PopMatters is moving to WordPress in December. We will continue to publish on this site as we work on the move. We aim to make it a seamless experience for readers.


Insignificance in 'Star Wars: Battlefront'

Make no mistake: you’re not the chosen one, and you’re not meant to bring balance to the Force.

A certain Sith once said: "The ability to destroy a planet is insignificant next to the power of the Force.” After spending some time with the Star Wars: Battlefront beta, I was feeling a bit like Admiral Motti. While I left with my trachea intact and able to breathe freely, the game was humbling. Battlefront makes you a very small and often insignificant part of a larger world.

The size of the maps alone suggests that you aren’t meant to be the center of attention. During the battle of Hoth, I remember sprinting out of the trenches and over the field for what seemed like hours, only to realize that there were only more fields and trenches in front of me. Elsewhere dozens of other players were fighting inside a base while several folks strafed the land with TIE fighters. The sky boxes, complete with huge imperial cruisers in orbit, reinforce just how tiny and insignificant you are. Your little victory on your little hill can feel epic, but it only matters in the aggregate.

Battlefront’s multiplayer focus reinforces this aesthetics of insecurity with its rules. Unlike a game like Destiny, there’s no personal lore attached to your participation in multiplayer combat. You’re a grunt sent to quash the Rebellion. You don’t have a name. In many instances, your helmet means you don’t have a face. There’s no real character development. Instead, you’re there to face an enemy that will likely kill you, and you’re there to do it for the sake of the greater mission.

Unless you actually know 20 people who all can play the game at the same time, you’ll likely fight alongside a bunch of unknown comrades. The game pairs you with a “buddy” with whom you can trade weapon load outs and spawn points, but there’s no apparent logic to the pairing. You’re an anonymous soldier paired up with a bunch of other anonymous soldiers that have been thrown together by happenstance. There’s no glorious hero’s journey behind your circumstances. You’re just there because that’s where you happened to land. This small collective of fellow players gives off the vibe of a draft army whose existence was birthed by math rather than a common cause.

Rest assured, you’ll be dying for that cause. If you’re anything like me, you’ll be dying a lot. The feeling of insignificance is magnified by just how quickly you get taken out. Han and Chewie never got sniped from a thousand yards away. Lando never took three lasers and then re-spawned directly into a thermal detonator. But, then again, you’re not any of these heroes. You’re just a trooper whose contribution will be unknown in the greater Star Wars universe. You’re fragile, and you’re up against things like AT-ATs, which don’t even flinch when you try to shoot them.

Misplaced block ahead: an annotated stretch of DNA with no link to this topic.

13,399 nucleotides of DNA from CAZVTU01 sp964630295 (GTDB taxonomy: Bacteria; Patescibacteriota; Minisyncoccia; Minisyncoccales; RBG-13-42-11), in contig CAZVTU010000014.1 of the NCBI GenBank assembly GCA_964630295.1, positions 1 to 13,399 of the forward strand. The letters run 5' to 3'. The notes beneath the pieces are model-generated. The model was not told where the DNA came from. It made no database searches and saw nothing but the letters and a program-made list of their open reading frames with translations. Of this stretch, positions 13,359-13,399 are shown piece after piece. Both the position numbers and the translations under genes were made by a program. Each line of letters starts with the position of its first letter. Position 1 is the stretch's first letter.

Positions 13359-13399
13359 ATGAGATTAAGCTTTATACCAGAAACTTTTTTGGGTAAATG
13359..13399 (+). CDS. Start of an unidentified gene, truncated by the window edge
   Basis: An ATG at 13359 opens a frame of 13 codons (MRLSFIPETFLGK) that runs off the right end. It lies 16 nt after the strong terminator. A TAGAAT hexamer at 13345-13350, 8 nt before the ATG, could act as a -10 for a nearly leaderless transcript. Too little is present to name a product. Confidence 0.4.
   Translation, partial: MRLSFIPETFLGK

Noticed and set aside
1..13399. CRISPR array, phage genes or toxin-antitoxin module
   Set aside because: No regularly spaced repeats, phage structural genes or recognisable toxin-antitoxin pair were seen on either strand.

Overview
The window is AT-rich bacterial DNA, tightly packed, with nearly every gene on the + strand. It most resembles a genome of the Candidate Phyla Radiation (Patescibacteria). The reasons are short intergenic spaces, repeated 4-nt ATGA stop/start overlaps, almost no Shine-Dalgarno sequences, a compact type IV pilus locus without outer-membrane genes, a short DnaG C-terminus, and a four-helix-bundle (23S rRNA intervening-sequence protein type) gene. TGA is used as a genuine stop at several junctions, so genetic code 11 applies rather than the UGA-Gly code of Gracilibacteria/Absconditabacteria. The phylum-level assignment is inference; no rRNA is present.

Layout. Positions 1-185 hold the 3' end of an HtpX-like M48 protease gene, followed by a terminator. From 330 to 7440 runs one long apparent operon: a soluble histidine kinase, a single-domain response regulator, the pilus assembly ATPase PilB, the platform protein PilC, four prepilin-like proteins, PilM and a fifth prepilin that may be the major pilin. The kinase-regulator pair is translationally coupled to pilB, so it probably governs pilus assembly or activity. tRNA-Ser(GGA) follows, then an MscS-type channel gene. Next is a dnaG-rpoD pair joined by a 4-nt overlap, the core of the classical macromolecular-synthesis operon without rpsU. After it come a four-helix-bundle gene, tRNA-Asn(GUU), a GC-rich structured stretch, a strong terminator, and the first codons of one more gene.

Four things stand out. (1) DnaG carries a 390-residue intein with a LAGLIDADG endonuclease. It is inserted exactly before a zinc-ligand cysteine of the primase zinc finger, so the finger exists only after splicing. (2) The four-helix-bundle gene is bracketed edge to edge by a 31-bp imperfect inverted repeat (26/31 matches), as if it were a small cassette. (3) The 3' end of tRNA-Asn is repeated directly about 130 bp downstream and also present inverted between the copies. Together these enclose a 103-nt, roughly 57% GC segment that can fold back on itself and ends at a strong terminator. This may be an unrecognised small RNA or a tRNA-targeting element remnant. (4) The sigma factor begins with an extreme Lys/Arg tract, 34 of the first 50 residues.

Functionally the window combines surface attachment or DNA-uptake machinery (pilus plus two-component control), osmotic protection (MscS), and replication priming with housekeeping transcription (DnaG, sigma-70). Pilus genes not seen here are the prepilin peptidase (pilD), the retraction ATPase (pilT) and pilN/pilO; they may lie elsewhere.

The nice thing is that once you get taken out, you can almost instantly jump back into the match. For as nice as this lack of cool down is, it also has the simultaneous effect of reinforcing your role as cannon fodder. Your character dies, and there’s no real time consequence, no moment of reflection, no meditating on what went right or wrong. There’s just an instant replacement for you to send headlong back into the battle should you so choose.

Deaths obviously matter on a tactical level, but they matter in the same way failing in Super Meat Boy does. They represent a split second of loss, and then with one press of a button, you’ve loaded back in. Screwing up once rarely costs you the entire match like it does in Rocket League, and it does nothing to your character overall. The match goes on because you can only have a limited impact as an individual.

You rarely feel weaker than when someone summons Darth Vader or Luke Skywalker to the battlefield. Their Jedi powers manifest as extremely strong attacks, heavy durability, and bafflingly fast movement. In terms of the game, they highlight your fragility as an individual. From a Star Wars universe perspective, I have a newfound sympathy for the people that aren’t Force-sensitive. They live in a world in which demi-gods walk the earth. Living legends are fighting a massive war that is massive in scale with unimaginable resource and ideological implications. You’re just a chump with an old blaster.

Of course In Star Wars: Battlefront the heroes and demi-gods are most likely 12 year olds and people with cheat engine, but the feeling remains. You’ll usually feel less like a Jedi Knight and more like a moisture farmer from the Outer Rim.

Please Donate to Help Save PopMatters